From Order of Carmelites
1) Opening Prayer
Lord God, our Father,
you are not far away from any of us,
for in you we live and move and exist
and you live in us
through your Holy Spirit.
Be indeed with us, Lord,
send us your Holy Spirit of truth
and through him deepen our understanding
of the life and message of your Son,
that we may accept the full truth
and live by it consistently.
We ask you this through Christ our Lord.
2) Gospel Reading – John 16:16-20
Jesus told to his disciples: “In a short time you will no longer see me, and then a short time later you will see me again.” Then some of his disciples said to one another, “What does he mean, ‘In a short time you will no longer see me, and then a short time later you will see me again,’ and, ‘I am going to the Father’? What is this ‘short time’? We don’t know what he means.” Jesus knew that they wanted to question him, so he said, “You are asking one another what I meant by saying, ‘In a short time you will no longer see me, and then a short time later you will see me again.’ In all truth I tell you, you will be weeping and wailing while the world will rejoice; you will be sorrowful, but your sorrow will turn to joy.”
John 16:16: Absence and presence. Jesus says a “little while” (un mikròn), that is to say, a very brief period of time, perhaps one “instant.” Over and beyond the multiplicity of nuances what we want to stress here is the exiguity of time. Just as the time that Jesus remained as Incarnate Word, with his own, in the same way, the time between his departure and his return, will also be brief. There will be no change in the interior situation of his disciples because the relationship with Jesus does not change: he is permanently close to them. Therefore, the vision of Jesus will not suffer any interruption but will be characterized by the communion of life with him.
The repeated use of the verb “to see” is interesting: In a short time you will no longer see me, and then a short time later you will see me again. The expression “a short time you will no longer see me” recalls the way with which the disciples see in the historical Jesus the Son of God; the other expression “a short time later you will see me again” recalls the experience of the Risen Christ. Jesus seems to want to say to the disciples that for a very short time the conditions to see him still exist, to recognize him in his visible flesh, but later, they will see him in a different vision in so far as he will show himself transformed, transfigured.
John 16:17-19: Here is the lack of understanding of the disciples. Some disciples do not succeed in understanding what this absence signifies or means, that is to say, his going to the Father. They experience a certain disturbance regarding the words of Jesus and they express this asking four questions, joined together in one same expression: What he is saying, what does it mean? Other times the reader has listened to the questions of Peter, of Philip, of Thomas, and of Judah (not Iscariot), and now those disciples ask for an explanation. The disciples do not succeed in understanding what he is speaking about. The disciples have not understood how Jesus can be seen again by them if he goes to the Father. But the question seems to be concentrated on the expression “a short time” that for the reader seems to be a very long time that never ends, especially when one has anguish and sadness. In fact, the time of sadness does not pass away. An answer of Jesus is expected, but the Evangelist places a repetition of the same question as before: You are asking one another what I meant by saying: “In a short time you will no longer see me; and then a short time later you will see me again?”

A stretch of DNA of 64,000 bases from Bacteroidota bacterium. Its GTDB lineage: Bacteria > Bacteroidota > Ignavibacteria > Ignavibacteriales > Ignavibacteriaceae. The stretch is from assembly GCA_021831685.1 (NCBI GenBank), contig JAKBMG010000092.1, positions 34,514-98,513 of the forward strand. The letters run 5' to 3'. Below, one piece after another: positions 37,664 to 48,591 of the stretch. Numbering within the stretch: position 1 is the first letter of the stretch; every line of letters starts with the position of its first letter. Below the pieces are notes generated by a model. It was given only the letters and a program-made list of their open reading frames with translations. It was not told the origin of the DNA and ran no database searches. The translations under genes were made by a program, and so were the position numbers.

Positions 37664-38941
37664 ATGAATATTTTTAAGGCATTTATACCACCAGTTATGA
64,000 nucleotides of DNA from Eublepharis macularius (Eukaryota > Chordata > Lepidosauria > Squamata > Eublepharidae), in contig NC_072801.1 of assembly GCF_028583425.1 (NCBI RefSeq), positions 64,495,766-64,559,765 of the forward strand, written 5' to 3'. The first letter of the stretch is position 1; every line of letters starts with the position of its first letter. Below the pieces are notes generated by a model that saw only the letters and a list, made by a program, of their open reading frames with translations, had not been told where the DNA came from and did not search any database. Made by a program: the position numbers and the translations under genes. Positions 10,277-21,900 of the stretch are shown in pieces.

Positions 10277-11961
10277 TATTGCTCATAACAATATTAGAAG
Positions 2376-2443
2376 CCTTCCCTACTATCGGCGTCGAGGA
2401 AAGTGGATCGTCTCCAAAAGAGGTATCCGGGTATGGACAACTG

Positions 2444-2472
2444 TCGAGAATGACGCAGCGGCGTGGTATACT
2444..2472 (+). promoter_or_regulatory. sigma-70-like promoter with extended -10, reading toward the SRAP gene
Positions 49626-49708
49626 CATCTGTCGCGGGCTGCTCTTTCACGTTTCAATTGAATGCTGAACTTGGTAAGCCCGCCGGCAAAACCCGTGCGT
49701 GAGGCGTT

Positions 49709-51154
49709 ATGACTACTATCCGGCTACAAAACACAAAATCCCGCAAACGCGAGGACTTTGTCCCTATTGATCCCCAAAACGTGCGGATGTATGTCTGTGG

John 16:20: The response of Jesus: Jesus does not respond to the question asked: What does in a short time, mean? But he invites them to trust. It is true that the disciples will be tried, tested, they will suffer very much, they will be alone in a hostile situation, abandoned in a world which rejoices because of the death of Jesus, but, he assures them, their sadness will be changed into joy. Against the time of sadness is opposed a time in which everything will be overturned. That opposing clause “but your sadness will be transformed into joy,” underlines such a change of perspective. For the reader it is evident that the expressions, “a short time,” and, “in a short time,” correspond to that instant or moment in which the situation is overturned, but up to that moment everything will be of sadness and trial.
In last instance, the disciples receive from Jesus a promise of happiness, of joy; in virtue of that instant in which the difficult situation is overturned, to which “his own,” the ecclesial community, are subjected, they will enter into a reality of the world enlightened by the resurrection.
4) Personal Questions
- Am I convinced that the moment of trial, of suffering, will pass away and he will come back to be with me?
- You will be weeping and wailing, but your sorrow will turn into joy. What effect do these words of Jesus have in your human events? How do you live your moments of sadness and of anguish?
5) Concluding Prayer
The whole wide world has seen the saving power of our God.
Acclaim the Lord, all the Earth, burst into shouts of joy!